On Monday 7th May 1888, after all the evidence was given the case for the prosecution  of Dr. Burke closed at 12.10 pm.

Mr. West summed up the case for the prosecution as below:

The prosecution pretty much proclaimed that the shooting of his daughter was a willful act, and drunkenness was not an excuse.

The defense took that stance that Dr. Burke did not set out to kill his daughter. His judgement was impaired by the amount of alcohol he had taken that day. Mr Mellor pointed out that whatever went on between him and his wife was not taken into consideration as a wife could not testify against her husband, so her side of the story would never be known. The letter was the only indication of their relationship, which was under pressure from Dr. Burke’s drinking. But at the time of the shooting she was back living with him again, after leaving him and temporarily living with her sister. In fact they were on good terms right up to the right before the shooting, when Mrs. Burke came rushing out of the room and summons a police officer and telling him to go to the room her husband and daughter were in. Then two shots were fired.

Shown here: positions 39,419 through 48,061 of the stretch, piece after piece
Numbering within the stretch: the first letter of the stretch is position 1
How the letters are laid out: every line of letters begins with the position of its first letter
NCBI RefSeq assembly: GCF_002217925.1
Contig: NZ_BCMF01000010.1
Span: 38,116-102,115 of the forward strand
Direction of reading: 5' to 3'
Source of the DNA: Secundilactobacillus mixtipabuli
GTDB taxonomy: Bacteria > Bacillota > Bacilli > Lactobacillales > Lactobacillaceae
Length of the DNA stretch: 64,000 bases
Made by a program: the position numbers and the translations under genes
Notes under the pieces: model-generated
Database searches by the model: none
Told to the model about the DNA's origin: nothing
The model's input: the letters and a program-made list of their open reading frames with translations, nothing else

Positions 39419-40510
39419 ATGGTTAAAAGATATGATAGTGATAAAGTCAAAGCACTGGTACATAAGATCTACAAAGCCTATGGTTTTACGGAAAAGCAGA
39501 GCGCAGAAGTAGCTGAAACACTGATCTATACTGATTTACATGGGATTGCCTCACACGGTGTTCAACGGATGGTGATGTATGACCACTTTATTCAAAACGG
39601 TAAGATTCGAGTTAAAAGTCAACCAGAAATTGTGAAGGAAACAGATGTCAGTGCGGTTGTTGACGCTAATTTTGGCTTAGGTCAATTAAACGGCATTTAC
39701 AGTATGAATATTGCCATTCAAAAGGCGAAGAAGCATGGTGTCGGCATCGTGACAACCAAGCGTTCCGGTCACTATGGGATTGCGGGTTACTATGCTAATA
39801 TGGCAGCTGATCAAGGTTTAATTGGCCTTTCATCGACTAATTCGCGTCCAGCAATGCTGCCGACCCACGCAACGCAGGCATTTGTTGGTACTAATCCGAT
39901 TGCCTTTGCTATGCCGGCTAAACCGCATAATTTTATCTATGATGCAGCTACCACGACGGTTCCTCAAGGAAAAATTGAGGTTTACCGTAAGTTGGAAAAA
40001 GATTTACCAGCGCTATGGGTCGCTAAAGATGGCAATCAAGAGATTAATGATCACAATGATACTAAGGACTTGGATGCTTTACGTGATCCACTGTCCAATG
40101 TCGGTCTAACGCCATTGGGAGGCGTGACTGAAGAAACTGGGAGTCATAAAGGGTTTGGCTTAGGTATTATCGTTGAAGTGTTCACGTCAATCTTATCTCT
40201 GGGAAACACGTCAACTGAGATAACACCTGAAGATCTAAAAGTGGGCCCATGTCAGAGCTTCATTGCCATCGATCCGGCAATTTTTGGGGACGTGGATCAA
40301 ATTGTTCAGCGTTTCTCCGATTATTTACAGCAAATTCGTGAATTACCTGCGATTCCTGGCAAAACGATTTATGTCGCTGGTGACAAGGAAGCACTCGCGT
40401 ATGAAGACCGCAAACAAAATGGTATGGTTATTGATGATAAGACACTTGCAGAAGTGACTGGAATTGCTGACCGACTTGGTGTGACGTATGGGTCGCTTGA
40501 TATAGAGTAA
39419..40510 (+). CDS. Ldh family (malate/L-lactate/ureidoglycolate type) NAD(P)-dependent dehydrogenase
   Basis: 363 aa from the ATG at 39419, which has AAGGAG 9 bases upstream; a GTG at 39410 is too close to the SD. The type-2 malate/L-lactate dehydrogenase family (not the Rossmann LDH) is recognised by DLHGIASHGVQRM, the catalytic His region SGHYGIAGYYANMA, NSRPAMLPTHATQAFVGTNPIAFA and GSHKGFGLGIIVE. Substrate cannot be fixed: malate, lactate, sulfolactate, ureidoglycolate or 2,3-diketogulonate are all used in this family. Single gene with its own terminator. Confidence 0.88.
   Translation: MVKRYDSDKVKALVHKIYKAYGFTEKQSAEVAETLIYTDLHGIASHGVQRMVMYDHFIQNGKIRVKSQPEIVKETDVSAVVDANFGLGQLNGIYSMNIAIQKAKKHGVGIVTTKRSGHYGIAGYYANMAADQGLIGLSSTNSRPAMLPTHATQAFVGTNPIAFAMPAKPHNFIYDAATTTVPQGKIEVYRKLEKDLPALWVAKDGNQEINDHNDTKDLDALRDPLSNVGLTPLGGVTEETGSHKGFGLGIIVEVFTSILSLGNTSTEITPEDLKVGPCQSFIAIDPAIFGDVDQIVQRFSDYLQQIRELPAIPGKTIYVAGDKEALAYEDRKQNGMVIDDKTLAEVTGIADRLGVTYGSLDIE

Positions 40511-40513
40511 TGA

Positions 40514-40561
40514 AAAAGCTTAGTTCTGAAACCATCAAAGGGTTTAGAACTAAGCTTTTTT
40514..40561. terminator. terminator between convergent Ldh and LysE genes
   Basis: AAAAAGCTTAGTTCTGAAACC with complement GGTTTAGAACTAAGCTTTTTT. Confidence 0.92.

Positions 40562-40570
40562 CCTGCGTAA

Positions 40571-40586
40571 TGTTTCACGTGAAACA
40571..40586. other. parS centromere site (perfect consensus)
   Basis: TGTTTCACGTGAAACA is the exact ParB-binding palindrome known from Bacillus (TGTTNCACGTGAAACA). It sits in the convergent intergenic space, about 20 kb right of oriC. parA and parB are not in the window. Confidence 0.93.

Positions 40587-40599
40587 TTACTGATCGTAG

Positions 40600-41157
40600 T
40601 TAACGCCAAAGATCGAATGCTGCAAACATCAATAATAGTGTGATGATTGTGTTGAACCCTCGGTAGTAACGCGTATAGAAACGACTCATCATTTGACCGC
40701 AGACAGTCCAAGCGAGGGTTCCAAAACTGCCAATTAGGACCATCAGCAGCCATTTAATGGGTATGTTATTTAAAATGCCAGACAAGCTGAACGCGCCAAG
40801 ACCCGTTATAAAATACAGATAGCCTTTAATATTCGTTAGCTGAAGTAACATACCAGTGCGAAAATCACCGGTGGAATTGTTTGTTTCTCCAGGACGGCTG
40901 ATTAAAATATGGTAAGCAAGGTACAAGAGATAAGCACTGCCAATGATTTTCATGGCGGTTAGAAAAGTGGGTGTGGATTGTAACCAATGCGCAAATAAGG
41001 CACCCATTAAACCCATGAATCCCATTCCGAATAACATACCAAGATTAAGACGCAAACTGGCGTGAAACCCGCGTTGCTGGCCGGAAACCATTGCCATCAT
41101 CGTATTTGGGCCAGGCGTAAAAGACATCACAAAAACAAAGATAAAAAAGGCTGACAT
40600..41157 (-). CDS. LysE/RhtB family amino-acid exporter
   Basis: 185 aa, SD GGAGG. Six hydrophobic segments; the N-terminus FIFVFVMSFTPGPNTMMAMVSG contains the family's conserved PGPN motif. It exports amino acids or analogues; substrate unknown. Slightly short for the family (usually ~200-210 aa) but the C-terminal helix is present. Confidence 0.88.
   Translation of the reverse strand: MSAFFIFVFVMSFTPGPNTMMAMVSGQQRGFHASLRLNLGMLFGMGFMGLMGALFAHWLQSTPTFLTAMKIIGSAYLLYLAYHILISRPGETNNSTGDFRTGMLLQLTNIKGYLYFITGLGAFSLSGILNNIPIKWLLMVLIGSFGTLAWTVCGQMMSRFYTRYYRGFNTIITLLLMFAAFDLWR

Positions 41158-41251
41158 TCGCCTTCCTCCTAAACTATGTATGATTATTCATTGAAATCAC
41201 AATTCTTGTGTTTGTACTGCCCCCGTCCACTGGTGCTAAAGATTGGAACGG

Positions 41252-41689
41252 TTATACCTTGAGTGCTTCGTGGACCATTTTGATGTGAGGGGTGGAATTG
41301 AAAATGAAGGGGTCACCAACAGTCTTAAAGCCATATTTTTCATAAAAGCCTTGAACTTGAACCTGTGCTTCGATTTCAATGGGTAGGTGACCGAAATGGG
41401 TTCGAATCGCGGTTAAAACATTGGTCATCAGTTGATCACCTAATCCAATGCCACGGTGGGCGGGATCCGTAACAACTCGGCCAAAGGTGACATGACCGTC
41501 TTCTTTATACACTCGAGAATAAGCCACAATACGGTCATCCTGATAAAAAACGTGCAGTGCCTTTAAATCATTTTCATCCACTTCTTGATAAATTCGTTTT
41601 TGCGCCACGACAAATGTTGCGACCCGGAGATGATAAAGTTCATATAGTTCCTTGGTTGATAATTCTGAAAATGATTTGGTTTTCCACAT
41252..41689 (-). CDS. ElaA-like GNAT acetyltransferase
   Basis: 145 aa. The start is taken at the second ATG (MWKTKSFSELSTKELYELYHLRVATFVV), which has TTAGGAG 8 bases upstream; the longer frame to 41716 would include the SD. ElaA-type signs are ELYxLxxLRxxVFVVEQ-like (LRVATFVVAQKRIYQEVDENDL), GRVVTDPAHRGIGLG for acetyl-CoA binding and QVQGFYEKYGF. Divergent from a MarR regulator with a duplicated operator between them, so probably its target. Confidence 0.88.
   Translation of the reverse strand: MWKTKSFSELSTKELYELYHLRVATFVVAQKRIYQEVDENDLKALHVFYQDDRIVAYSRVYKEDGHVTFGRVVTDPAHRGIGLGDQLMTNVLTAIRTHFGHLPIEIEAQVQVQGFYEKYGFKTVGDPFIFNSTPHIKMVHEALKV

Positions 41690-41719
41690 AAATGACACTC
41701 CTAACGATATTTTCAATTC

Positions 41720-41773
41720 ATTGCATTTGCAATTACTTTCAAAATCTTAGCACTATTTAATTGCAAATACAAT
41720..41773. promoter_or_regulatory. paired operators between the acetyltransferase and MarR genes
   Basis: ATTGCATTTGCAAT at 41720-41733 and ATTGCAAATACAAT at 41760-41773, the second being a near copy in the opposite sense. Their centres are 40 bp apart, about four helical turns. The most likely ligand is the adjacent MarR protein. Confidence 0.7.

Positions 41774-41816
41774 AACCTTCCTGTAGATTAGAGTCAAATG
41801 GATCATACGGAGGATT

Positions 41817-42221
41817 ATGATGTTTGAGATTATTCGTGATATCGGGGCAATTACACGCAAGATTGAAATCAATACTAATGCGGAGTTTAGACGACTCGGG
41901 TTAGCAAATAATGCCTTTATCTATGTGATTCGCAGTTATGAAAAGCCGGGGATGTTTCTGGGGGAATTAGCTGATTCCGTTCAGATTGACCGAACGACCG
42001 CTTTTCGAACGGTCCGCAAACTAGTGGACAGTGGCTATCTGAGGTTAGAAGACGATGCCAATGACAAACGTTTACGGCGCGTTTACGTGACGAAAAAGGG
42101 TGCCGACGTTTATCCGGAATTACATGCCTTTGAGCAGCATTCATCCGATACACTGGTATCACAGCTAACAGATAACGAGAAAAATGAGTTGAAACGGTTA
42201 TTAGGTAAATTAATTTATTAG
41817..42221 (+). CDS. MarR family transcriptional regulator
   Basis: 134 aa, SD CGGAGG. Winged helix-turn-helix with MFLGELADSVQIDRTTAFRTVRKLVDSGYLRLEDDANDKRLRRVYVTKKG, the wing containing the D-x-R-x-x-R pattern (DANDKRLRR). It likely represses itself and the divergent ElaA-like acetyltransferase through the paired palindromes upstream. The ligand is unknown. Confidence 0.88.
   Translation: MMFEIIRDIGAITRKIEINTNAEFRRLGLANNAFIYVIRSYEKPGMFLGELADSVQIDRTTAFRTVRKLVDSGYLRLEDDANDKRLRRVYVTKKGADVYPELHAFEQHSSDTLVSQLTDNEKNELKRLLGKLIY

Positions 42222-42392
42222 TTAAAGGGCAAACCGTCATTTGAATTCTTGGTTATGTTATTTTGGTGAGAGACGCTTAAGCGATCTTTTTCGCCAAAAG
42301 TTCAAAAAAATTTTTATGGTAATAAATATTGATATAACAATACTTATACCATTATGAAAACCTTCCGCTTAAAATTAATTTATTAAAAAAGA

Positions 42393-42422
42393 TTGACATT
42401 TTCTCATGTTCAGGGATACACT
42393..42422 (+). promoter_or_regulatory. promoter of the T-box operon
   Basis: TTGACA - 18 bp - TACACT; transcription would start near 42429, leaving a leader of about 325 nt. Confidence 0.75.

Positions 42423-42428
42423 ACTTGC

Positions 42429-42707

It was pointed out that Dr. Burke might have thought that someone was coming in to take the pistol from him pulled it out and it went off by accident, shooting his daughter by accident.

Mr. Mellor’s speech went on of a half an hour, concluded that if the death of the child was not by pure accident it certainly was through negligence and certainly not willful.

The judge noted that it was unclear when exactly the shot was fired or whether it was a case of accidental shooting by a man who, despite having taken quite a quantity of alcohol was responsible for his actions

Sheffield Independent 07 May 1888